UPDATE, 9/10/13 4:30 p.m.: The boil water notice has been rescinded for Atlantic Beach. According to a release from Utility Director Donna Kaluzniak, testing has determined no E. coli was present in the drinking water system.
"In response to comments from citizens, the City will be reviewing and improving our notification procedure for water issues and other emergencies. In addition we will be working to ensure our testing laboratories provide quick and diverse notification to us for any potential problems," Kaluzniak wrote in a release.
If there are additional questions, contact Kaluzniak at firstname.lastname@example.org or (904) 270-2535.
Earlier version of the story below:
ATLANTIC BEACH, Fla. -- The City of Atlantic Beach has issued a boil water advisory after E. coli was found in one of the city's water supply wells on Sept. 3.
The following information was provided by the city in a release:
What happened? What is being done?
• The treatment plant served by the well has been taken offline.
• Physical inspection of the well revealed no problems.
• Additional samples have been taken for testing to confirm whether a problem exists.
BOIL YOUR WATER BEFORE USING
E. coli bacteria were found in the one of the City's supply wells on September 3, 2013. These bacteria can make you sick and are a particular concern for people with weakened immune systems.
• The bacteria were found in supply well water that subsequently goes through the treatment process, including disinfection with chlorine, so it is likely that the bacteria were killed.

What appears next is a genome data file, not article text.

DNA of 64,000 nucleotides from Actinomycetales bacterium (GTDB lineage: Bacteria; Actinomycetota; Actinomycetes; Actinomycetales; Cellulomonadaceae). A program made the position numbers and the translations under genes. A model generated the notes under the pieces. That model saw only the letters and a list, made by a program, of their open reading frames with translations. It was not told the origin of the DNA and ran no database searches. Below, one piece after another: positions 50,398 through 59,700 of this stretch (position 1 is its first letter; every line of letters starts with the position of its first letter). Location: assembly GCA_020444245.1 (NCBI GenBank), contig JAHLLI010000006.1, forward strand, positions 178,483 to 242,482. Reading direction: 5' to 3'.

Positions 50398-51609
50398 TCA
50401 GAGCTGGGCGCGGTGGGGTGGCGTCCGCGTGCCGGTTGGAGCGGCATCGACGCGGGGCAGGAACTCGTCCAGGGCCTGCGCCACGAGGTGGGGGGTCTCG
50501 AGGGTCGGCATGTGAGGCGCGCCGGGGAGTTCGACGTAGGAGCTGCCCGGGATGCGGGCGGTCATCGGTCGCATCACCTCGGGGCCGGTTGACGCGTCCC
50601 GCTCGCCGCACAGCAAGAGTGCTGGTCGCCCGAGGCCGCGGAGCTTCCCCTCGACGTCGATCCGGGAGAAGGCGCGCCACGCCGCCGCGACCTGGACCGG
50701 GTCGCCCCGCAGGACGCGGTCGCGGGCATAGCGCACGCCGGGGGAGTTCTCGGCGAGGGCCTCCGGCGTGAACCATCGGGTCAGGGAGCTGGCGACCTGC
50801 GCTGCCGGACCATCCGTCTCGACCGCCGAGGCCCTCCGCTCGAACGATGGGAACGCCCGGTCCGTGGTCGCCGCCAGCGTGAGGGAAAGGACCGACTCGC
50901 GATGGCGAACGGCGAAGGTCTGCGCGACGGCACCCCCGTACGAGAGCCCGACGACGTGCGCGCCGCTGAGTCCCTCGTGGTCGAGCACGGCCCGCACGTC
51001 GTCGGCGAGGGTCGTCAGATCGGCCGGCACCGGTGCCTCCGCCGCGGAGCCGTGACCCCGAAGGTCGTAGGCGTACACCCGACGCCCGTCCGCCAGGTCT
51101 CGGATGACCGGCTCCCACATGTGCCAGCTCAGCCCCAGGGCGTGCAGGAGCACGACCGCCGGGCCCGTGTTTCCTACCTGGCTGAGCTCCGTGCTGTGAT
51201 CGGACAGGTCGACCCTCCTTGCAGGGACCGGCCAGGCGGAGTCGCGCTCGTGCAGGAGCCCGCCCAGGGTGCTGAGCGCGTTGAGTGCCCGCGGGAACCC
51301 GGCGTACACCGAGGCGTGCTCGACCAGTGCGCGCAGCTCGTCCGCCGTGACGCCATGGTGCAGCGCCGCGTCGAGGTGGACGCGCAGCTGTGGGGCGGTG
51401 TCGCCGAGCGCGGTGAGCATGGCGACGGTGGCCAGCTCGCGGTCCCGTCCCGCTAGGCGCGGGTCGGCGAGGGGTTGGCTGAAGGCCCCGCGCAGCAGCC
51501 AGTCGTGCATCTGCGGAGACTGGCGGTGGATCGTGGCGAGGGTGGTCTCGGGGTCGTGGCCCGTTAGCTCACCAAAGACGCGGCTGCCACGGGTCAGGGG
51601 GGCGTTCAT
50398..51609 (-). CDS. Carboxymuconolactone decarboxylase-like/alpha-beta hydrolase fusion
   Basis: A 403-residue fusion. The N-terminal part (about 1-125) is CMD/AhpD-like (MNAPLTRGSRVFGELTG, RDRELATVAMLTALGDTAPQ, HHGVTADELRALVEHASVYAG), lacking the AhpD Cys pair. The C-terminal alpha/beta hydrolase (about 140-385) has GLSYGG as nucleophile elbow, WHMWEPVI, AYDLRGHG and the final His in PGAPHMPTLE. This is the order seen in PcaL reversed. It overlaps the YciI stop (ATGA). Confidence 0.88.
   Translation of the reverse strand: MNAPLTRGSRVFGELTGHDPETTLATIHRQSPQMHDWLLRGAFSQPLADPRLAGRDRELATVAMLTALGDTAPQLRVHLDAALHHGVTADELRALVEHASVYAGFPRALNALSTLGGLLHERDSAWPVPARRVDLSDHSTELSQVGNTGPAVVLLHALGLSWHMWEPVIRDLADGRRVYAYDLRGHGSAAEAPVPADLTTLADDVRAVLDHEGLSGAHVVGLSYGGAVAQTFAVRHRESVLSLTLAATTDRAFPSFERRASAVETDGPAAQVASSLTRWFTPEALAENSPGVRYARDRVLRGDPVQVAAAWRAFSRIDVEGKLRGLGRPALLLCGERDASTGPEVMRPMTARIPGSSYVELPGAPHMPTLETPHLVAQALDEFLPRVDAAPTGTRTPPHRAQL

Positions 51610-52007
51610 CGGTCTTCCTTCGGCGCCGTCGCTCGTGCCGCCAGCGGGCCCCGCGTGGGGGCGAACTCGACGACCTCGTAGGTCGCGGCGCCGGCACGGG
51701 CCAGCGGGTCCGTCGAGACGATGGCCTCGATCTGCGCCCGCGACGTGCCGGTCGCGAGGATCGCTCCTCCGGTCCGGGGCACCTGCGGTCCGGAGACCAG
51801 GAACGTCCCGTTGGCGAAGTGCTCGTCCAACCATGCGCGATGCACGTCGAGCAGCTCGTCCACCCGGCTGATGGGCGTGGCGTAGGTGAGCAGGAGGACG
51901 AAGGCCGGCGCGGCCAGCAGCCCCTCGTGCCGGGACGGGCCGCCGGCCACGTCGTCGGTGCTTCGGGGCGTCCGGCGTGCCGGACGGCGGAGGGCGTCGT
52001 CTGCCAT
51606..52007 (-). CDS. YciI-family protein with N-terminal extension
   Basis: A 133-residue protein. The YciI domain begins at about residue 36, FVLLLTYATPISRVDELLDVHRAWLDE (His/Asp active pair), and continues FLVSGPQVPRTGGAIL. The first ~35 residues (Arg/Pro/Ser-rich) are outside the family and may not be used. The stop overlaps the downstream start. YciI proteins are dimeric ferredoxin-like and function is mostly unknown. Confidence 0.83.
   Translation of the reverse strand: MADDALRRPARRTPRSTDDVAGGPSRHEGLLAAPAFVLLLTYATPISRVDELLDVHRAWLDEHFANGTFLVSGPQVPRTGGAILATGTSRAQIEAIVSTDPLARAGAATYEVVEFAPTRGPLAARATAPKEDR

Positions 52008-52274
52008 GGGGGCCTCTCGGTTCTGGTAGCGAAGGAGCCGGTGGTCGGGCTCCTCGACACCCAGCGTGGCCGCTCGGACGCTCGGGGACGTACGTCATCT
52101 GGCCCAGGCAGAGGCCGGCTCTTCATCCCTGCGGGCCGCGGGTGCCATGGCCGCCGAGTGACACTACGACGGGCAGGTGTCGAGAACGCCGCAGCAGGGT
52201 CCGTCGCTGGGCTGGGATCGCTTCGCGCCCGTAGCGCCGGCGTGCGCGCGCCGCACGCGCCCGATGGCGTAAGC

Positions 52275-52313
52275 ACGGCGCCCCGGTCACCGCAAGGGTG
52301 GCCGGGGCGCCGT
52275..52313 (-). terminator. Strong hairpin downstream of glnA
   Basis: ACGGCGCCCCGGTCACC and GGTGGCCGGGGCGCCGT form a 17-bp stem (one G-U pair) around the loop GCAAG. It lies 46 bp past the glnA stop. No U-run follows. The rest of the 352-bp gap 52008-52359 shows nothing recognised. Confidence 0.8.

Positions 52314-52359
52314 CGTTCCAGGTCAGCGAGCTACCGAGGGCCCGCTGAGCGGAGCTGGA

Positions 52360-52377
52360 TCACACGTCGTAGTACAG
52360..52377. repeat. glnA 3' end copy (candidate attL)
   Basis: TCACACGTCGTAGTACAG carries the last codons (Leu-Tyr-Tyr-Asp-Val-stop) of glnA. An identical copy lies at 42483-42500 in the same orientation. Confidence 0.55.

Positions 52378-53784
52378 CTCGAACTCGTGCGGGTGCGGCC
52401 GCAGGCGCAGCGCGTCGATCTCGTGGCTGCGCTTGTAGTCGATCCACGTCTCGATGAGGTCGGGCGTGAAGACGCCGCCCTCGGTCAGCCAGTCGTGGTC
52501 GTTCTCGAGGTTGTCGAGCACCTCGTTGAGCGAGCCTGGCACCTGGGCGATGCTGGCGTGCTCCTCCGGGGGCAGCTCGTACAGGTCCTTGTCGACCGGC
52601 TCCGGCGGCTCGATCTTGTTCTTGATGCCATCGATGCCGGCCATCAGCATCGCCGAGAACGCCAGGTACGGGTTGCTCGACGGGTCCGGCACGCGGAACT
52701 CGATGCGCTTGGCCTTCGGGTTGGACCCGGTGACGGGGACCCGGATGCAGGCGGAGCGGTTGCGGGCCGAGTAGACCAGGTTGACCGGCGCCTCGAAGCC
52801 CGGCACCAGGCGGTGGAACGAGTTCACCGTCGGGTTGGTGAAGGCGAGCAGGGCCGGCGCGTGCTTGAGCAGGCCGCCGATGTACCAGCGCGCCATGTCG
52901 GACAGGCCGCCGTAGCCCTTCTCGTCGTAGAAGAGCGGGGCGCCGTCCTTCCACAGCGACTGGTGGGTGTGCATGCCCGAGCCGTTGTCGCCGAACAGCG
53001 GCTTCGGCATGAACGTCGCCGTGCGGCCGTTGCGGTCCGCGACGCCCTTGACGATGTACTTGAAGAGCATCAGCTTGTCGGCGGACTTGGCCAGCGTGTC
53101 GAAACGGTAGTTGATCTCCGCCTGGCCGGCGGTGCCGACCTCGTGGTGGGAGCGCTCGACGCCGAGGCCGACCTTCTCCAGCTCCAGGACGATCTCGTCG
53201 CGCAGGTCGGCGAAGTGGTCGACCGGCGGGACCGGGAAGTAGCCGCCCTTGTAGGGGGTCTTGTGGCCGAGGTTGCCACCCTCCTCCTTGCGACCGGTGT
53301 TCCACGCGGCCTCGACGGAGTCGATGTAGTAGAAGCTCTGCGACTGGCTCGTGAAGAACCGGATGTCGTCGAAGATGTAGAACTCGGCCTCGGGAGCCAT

• Tests taken on the distribution system on the same day and the next day were all clear of bacteria.
However, it is important to ensure everyone's safety:
• DO NOT DRINK THE WATER WITHOUT BOILING IT FIRST. Bring all water to a boil, let it boil for one minute, and let it cool before using, or use bottled water. Boiled or bottled water should be used for drinking, making ice, brushing teeth, washing dishes, and food preparation until further notice. Boiling kills bacteria and other organisms in the water.
E. coli are bacteria whose presence indicates that the water may be contaminated with human or animal wastes. Microbes in these wastes can cause diarrhea, cramps, nausea, headaches, or other symptoms. They may pose a special health risk for infants, young children, some of the elderly, and people with severely compromised immune systems.
The symptoms above are not caused only by organisms in drinking water. If you experience any of these symptoms and they persist, you may want to seek medical advice. People at increased risk should seek advice about drinking water from their health care providers.
We will inform you when test show no bacteria and you no longer need to boil your water. We anticipate resolving the problem within two days.
For more information, please contact Harry McNally, Plants Division Director at (904) 247-5838 or email@example.com, or contact the Department of Environmental Protection, Potable Water Section at 904-256-1637. General guidelines on ways to lessen the risk of infection by microbes are available from the EPA Safe Drinking Water Hotline at 1-800-426-4791.
First Coast News